Mental Health affects everybody, just as physical health does. And we each find ourselves somewhere on the scale between mental wellness and mental illness just as our bodies at different points in our lives can be well or ill. Similarly, we may each be prone to various physical or mental conditions that affect our health and wellbeing.
Somehow though it has become easier and more acceptable to talk about an injured limb, organ or other physical condition than to talk about an injured mind or brain. Thankfully, the societal and personal stigmas surrounding mental wellbeing and mental illness are gradually being addressed and it seems that we are slowly beginning to accept that these things aren’t shameful, just as it isn’t shameful to have broken one’s arm, and that it is incredibly important to dissolve unnecessary stigmas and talk and raise awareness about such a vital part of human life. We have come a long way, but there is still a long way to go. On a personal note, I had to confront my own stigmas and challenge those of people close to me and listen to the advice of those friends who saw me at a particularly low point and told me that I needed to get help. Years of childhood and adult stress, a chronic situation that our bodies and brains aren’t supposed to be under, resulted in me experiencing full blown symptoms of complex post traumatic stress, severe clinical depression and severe generalised anxiety disorder. I didn’t, however know or understand what was happening to me, and it was very, very frightening. I blamed myself and felt ‘responsible’ for my mind, without realising that these kind of injuries can’t simply be ‘thought better’ and were not one being ‘weak minded’ as for me anyway, they were a result of my body and brain’s ‘default’ being to exist in fight / flight mode, imbalances in chemical regulation physiologically including with the hormones cortisol, adrenaline and the chemical sertraline. I have two first class degrees, and additional awards, and hold down a full time professional job within an organisation that focuses on helping the society and community and individuals facing difficulties on many levels, so having worked so hard to overcome the damage that a severe period of bullying in childhood and adult stress had done to me, and working in a profession that helped ‘really’ traumatised people with actual severe life situations, I felt and thought that I ‘ought to be’ able to function normally. And yet, the reactions my body, brain and mind were experiencing were in fact very normal reactions to difficult life events…and I had in fact done so well to have come so very far, and still be helping society on some level, even while I was experiencing frightening flash backs, severe low mood, fear, anxiety, chronic pain, intrusive thoughts, disorientation, dizziness, dissociation, insomnia, nightmares and severe depression. I had to fight hard to do simple things like even wash a cup or make a meal or walk across the room. I felt like my brain was exploding and there was no off switch or mute button or way to turn it down to get relief. So out of absolute helplessness and necessity for my survival I reached out and went to the doctor (something I was frightened to do, and something I was also advised against in case it affected my career – it didn’t – in fact I have since been very supported at work), and with the encouragement of some friends I finally took that brave step a few years ago and I am so glad that I did. Despite waiting lists, the help from the NHS I have been given both in terms of medicine and psychological support has been incredibly beneficial. Don’t get me wrong, there was no ‘quick fix’ – it has taken several years of commitment, showing up, doing the hard work to be in a place where I can manage my symptoms rather than them ruining my life. And I realise that I have a ‘toolkit’ to be able to get stronger and stronger and help other people too, so this blog post is a real victory, and I thank God for that.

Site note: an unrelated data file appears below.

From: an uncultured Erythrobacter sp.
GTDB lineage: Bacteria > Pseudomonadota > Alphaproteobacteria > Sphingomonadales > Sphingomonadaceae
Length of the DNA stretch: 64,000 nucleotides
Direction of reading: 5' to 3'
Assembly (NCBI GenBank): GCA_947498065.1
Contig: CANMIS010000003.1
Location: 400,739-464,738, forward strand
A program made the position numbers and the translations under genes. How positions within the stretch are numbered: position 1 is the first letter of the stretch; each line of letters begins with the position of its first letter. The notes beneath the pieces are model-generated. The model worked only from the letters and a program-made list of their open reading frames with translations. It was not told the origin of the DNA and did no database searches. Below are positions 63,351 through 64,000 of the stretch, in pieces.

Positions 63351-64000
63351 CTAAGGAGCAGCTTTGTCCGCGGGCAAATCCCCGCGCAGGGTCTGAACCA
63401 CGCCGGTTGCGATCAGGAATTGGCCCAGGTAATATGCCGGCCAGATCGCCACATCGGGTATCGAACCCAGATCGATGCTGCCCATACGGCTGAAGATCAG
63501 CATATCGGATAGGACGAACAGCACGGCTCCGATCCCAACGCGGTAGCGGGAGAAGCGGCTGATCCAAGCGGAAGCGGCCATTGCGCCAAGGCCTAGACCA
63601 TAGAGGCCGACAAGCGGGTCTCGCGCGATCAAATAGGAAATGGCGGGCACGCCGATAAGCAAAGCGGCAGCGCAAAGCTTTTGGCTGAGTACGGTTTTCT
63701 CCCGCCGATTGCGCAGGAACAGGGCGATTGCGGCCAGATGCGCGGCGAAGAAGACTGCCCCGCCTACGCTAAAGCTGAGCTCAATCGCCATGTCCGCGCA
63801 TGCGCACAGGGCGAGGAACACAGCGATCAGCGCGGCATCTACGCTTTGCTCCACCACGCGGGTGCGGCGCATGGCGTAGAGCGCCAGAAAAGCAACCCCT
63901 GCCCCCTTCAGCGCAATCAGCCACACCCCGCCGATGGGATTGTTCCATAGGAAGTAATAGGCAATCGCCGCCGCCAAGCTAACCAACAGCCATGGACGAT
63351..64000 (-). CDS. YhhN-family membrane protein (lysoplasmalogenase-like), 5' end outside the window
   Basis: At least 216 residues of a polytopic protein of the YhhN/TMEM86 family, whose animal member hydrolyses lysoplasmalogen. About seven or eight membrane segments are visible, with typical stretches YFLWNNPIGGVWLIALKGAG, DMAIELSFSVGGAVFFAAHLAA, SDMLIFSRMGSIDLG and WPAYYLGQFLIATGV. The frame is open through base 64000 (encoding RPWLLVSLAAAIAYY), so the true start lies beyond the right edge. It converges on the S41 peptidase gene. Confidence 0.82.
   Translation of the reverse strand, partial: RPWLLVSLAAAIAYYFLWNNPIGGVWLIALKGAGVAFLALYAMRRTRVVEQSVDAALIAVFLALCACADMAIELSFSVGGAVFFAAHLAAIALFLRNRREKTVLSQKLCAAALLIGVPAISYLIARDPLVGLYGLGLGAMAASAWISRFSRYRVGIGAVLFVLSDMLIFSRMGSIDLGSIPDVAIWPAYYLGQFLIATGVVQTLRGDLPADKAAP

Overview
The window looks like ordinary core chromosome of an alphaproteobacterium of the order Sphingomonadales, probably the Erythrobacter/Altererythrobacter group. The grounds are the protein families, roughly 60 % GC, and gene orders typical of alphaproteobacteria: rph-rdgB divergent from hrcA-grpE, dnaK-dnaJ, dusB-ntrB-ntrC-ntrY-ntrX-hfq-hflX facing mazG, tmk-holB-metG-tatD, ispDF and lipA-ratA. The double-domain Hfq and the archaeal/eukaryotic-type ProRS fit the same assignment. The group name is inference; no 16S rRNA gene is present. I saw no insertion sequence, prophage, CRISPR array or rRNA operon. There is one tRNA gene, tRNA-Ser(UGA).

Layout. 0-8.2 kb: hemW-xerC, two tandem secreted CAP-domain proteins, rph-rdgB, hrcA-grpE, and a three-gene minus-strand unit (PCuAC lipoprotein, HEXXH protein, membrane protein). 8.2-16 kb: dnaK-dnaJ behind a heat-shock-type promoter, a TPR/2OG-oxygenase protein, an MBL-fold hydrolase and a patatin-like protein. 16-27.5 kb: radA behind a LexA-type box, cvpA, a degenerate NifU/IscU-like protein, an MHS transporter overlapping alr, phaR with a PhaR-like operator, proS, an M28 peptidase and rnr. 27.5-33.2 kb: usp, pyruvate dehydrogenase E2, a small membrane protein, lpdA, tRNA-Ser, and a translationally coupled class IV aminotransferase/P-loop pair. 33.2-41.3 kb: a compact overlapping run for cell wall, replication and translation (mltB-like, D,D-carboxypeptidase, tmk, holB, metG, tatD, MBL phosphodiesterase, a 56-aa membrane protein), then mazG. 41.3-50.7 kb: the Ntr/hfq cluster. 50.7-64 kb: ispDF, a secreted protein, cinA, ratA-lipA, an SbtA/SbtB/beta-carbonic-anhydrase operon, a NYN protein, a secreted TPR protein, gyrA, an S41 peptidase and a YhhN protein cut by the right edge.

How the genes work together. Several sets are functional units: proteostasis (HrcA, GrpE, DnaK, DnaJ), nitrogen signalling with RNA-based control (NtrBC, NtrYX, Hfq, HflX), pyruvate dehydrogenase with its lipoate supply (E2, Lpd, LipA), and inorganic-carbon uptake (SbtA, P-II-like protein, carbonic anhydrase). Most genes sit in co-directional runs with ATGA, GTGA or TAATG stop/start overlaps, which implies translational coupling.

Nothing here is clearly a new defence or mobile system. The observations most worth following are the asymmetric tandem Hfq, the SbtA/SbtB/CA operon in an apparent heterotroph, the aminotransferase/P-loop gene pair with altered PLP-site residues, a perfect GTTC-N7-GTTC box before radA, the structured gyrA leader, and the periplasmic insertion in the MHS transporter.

I want to encourage you if you yourself are struggling….with anything…or know a friend, family member or colleague who you think might be struggling with their mental wellbeing to be brave and take that first step to reach out. I do believe you will be listened to and supported. I know it can be daunting, but there are so many resources out there, and there are professionals who understand what is happening to you even if they don’t necessarily know or understand your individual life experiences, and it could just change or save your or somebody else’s life.
I don’t know what the best resources are in other countries, but in the UK, here are some very helpful, caring, professional sources that you can reach out to – even if you don’t have any issues as such but just want to learn more whether that be to grow in awareness of mental health issues, or to gain understanding of someone you know, then these are a great place to start.
Please do leave a comment if there are any particular things you’d like to raise awareness of as I would like to write more about mental health and learn from you too as this is so important and might be just what somebody out there needs to hear.
I’ve also linked to a YouTube channel of a licensed mental health professional who is very relatable, so that’s something anyone can access which is good if you’re based in another country.
Love to you all and thanks for reading, and for being you. Never be afraid to reach out and ask for help – that’s what it’s there for, and everyone is important and valuable. Also, if you know of any helpful resources in your country leave a comment in case someone else is looking for help where you are. Thanks. xx